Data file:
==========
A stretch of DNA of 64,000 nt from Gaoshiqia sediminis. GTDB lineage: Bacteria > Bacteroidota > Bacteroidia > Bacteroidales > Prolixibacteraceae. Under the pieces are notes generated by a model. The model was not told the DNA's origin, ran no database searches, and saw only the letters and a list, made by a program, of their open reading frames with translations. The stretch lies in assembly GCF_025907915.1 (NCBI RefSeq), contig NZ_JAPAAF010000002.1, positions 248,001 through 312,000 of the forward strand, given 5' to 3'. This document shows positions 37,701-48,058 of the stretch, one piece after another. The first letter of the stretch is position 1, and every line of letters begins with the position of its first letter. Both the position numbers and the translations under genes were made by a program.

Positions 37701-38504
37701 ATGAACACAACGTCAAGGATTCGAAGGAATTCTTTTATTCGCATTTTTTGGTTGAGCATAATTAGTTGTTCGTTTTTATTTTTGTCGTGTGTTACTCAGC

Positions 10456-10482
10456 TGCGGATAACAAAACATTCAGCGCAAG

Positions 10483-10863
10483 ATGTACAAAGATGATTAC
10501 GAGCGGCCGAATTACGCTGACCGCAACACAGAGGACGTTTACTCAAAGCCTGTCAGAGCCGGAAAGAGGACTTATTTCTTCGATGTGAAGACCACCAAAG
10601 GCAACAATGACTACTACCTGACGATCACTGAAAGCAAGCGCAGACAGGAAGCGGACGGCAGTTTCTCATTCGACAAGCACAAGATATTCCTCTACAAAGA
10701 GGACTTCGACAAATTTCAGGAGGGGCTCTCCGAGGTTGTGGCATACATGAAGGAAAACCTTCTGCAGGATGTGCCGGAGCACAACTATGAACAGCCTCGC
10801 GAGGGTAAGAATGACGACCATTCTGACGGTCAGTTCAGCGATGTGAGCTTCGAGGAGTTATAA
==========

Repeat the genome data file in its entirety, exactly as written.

A stretch of DNA of 64,000 nt from Gaoshiqia sediminis. GTDB lineage: Bacteria > Bacteroidota > Bacteroidia > Bacteroidales > Prolixibacteraceae. Under the pieces are notes generated by a model. The model was not told the DNA's origin, ran no database searches, and saw only the letters and a list, made by a program, of their open reading frames with translations. The stretch lies in assembly GCF_025907915.1 (NCBI RefSeq), contig NZ_JAPAAF010000002.1, positions 248,001 through 312,000 of the forward strand, given 5' to 3'. This document shows positions 37,701-48,058 of the stretch, one piece after another. The first letter of the stretch is position 1, and every line of letters begins with the position of its first letter. Both the position numbers and the translations under genes were made by a program.

Positions 37701-38504
37701 ATGAACACAACGTCAAGGATTCGAAGGAATTCTTTTATTCGCATTTTTTGGTTGAGCATAATTAGTTGTTCGTTTTTATTTTTGTCGTGTGTTACTCAGC

Positions 10456-10482
10456 TGCGGATAACAAAACATTCAGCGCAAG

Positions 10483-10863
10483 ATGTACAAAGATGATTAC
10501 GAGCGGCCGAATTACGCTGACCGCAACACAGAGGACGTTTACTCAAAGCCTGTCAGAGCCGGAAAGAGGACTTATTTCTTCGATGTGAAGACCACCAAAG
10601 GCAACAATGACTACTACCTGACGATCACTGAAAGCAAGCGCAGACAGGAAGCGGACGGCAGTTTCTCATTCGACAAGCACAAGATATTCCTCTACAAAGA
10701 GGACTTCGACAAATTTCAGGAGGGGCTCTCCGAGGTTGTGGCATACATGAAGGAAAACCTTCTGCAGGATGTGCCGGAGCACAACTATGAACAGCCTCGC
10801 GAGGGTAAGAATGACGACCATTCTGACGGTCAGTTCAGCGATGTGAGCTTCGAGGAGTTATAA